It is therefore seen that amplifier 68, resistors 66, 70, 72, 74, 76 and capacitor 54 comprise an oscillation circuit. So long as transistor 62 remains non-conducting, amplifier 68 produces an oscillating output which, for example may be LO for about 6 sec. and HI for about 3 sec. During the LO periods motor 11 is shut down, and during HI periods it operates at maximum torque. This provides alternating cooling and retry periods until normal operation is restored.

It will be appreciated that the above description of the invention as applied to a windshield wiper motor is merely exemplary. The invention could be applied to other reversible type motors, such as waste disposer motors or to any electric motor which encounters temporary conditions requiring a high torque output.

While the method herein described, and the form of apparatus for carrying this method into effect, constitute preferred embodiments of this invention, it is to be understood that the invention is not limited to this precise method and form of apparatus, and that changes may be made in either without departing from the scope of the invention, which is defined in the appended claims.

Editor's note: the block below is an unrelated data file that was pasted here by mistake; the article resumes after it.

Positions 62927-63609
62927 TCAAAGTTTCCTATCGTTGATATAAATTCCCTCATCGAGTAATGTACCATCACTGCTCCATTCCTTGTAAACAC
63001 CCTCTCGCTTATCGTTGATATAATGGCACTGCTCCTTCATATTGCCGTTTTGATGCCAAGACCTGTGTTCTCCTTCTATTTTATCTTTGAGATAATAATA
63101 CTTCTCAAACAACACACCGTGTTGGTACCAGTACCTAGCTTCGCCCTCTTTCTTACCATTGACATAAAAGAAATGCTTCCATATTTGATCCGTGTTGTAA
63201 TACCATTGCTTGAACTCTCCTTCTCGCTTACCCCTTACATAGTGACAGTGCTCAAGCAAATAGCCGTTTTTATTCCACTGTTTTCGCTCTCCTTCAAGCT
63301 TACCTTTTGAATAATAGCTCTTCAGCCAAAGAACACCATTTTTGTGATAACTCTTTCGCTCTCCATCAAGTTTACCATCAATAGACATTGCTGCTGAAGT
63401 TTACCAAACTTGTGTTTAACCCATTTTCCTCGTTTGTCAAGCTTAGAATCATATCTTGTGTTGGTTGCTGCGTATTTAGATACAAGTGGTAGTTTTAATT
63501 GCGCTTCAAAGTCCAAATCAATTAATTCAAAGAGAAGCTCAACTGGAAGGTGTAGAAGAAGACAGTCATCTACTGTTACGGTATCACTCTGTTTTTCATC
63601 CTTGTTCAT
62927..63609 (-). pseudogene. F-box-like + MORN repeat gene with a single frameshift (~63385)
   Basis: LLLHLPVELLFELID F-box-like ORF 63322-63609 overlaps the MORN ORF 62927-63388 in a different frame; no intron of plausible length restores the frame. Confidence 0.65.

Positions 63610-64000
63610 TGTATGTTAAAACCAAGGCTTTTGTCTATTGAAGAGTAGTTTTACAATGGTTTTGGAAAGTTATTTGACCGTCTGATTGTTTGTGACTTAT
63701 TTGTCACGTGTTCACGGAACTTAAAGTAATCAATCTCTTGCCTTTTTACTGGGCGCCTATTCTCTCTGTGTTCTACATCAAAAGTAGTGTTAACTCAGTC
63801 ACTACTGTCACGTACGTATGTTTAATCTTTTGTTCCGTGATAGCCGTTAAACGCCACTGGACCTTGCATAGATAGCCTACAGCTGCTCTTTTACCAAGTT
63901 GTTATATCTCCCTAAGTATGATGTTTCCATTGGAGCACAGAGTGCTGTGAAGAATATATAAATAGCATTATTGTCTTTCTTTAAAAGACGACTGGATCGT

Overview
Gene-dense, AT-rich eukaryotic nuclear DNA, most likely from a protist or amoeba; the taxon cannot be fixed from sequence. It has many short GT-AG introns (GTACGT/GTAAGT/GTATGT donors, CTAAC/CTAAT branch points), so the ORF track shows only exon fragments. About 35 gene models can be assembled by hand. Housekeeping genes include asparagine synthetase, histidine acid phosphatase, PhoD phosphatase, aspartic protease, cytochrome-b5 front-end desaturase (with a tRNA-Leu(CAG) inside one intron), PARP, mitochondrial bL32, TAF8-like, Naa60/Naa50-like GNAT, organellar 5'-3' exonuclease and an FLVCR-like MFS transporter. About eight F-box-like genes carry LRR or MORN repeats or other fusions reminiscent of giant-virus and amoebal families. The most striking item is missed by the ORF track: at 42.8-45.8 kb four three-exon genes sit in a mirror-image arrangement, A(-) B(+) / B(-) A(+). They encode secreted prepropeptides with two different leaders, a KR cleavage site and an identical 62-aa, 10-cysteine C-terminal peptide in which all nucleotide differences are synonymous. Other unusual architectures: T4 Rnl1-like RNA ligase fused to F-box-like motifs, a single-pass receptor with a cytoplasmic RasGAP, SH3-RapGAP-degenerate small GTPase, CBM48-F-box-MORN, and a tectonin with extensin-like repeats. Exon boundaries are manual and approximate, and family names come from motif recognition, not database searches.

Patent Citations
Cited PatentFiling datePublication dateApplicantTitle
US4075501 *Sep 4, 1975Feb 21, 1978Nippondenso Co., Ltd.Electric circuit for selecting operational conditions of load
US4091317 *Sep 23, 1976May 23, 1978Sunbeam CorporationWindshield wiper control apparatus
US4314186 *Dec 6, 1979Feb 2, 1982Itt Industries, Inc.Wiper motor circuit arrangement
US4320329 *May 5, 1980Mar 16, 1982Itt Industries, Inc.Windshield wiper control circuit